An interesting wrinkle to Bannon’s hiring is that the old-guard Republicans who are being elevated to other positions in Trump’s administration reportedly don’t mesh well with alt-right figures, being leery of their open racism and propensity for wild conspiracy theories (Breitbart.com was a major clearinghouse for Hillary Clinton health conspiracies during the campaign). This is actually fairly par for the course for autocrats and dictators, who tend to preside over fractured, squabbling courts filled with back stabbing and internal power struggles, often exacerbated by the autocrat’s tendency to turn on and purge underlings who displease them (another feature of the Trump campaign– he even apparently fell out with Pence to the point of almost dropping him as VP at one point).

Jeff Sessions, Attorney General

Another hardline conservative, with a predictable history of opinions and judicial action on civil rights, immigration and LGBT issues. His views on race are particularly troubling— he was denied a position as a Reagen-appointed judge after a Senate hearing highlighted a litany of racist comments.

The important thing to keep in mind about the non-cabinet picks is that Trump can’t simply assign these roles unilaterally, and Republicans are likely to balk at his decision to go outside the party mainstream and into the further reaches of America’s right wing. If so, it could be an interesting litmus test of how Trump will respond to being challenged. I suggest keeping a close eye on how he handles this sort of opposition, as almost all strongman leaders begin their dictatorial trajectory with their own staff and subordinates before expanding their grip into the general public.

Mike Pompeo, Head of the CIA

How do you feel about a proponent of mass surveillance, torture and unlawful imprisonment being in charge of one of the most powerful intelligence agencies in the world? Not great? Yeah, I didn’t think so.

America’s intelligence apparatus transformed into a truly dystopian beast under Bush and Obama, and a Pompeo-led CIA seems poised to throw off the (extremely weak) shackles that were placed on it during Obama’s second term, bringing us at the very least back to the untamed paranoia of the immediate the post-9/11 years.

People like Pompeo (and, come to think of it, Trump himself) would very much like the USA to return to the survival-at-all-costs siege mentality of that time, and unfortunately they have the recent string of heinous attacks in Europe to win the America public over to their way of thinking. I shudder to think of what they’d do with another major terrorist incident on US soil.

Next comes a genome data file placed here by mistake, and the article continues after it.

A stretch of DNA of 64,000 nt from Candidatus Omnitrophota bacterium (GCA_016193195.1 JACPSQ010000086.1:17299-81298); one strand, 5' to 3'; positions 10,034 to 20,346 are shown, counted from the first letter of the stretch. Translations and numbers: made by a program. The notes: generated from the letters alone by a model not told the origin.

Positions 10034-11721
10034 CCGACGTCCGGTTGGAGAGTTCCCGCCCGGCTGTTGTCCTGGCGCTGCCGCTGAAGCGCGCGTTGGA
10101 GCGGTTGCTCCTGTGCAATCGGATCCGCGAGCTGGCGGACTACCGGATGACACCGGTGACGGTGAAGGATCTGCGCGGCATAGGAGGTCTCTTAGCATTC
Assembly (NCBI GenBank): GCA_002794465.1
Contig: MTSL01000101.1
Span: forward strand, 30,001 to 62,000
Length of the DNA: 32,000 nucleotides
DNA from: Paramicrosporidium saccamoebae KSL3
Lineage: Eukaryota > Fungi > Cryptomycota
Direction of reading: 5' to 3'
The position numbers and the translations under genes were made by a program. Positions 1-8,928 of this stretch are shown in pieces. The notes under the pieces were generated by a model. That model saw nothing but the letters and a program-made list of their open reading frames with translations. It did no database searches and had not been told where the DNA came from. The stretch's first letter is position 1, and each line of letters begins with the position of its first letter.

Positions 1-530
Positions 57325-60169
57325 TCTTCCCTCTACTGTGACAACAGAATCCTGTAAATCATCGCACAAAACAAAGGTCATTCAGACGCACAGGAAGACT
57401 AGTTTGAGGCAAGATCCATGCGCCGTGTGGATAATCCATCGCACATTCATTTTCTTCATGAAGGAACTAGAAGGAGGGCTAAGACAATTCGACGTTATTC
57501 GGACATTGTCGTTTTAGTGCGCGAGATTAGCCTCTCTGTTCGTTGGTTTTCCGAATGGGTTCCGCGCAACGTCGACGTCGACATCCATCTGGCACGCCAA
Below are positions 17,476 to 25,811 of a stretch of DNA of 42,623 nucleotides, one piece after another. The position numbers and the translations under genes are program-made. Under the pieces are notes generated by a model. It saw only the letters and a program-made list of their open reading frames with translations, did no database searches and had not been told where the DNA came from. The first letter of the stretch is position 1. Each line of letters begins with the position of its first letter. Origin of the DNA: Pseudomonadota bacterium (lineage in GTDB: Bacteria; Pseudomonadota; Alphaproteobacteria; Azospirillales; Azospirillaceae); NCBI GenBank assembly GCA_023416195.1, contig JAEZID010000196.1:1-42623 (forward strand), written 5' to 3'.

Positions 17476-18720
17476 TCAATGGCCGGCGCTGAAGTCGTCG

Michael Flynn, National Security Advisor

Speaking of which, there’s this guy, who’s been offered the job of National Security Advisor. Flynn is by all accounts the sort of sabre-rattling conservative who likes to buy into the whole “clash of civilizations” deal: the idea that the (enlightened, progressive) West is at war with the (barbaric, uncivilized) Muslim world, not just abroad but on American soil, where concerned citizens must be wary of the spread of Shariah law. The obvious parallels to Red Scare-era McCarthyism apparently sail right by these people’s heads.

The frustrating thing about this sort of rhetoric is that ISIS (the closest actual thing to the worldwide Islamist conspiracy imagined by proponents of this mindset) very much believe the same thing, differing only in which side they choose to support. The idea that the west and Islam are locked in a total war that only one side can survive helps their recruitment efforts enormously, and convinces members to accept any atrocity they’re ordered to commit; imagine what will happen if Muslims– who have perhaps witnessed the murder of their fellow citizens in drone strikes and bombings– hear this worldview coming from the mouth of one of America’s top military figures? How can you effectively argue against radicalization in that sort of environment?

This ridiculous situation can only lead to an endless cycle of violence, whereby terror is used to justify war which is used to justify terror, and rinse and repeat. The only way to stop the cycle is for one side to refuse to rise to the bait; with groups like ISIS having already made the decision to fight to the death and Islamophobic hawks providing military strategy and guidance to the US government, I severely doubt we can count on that happening.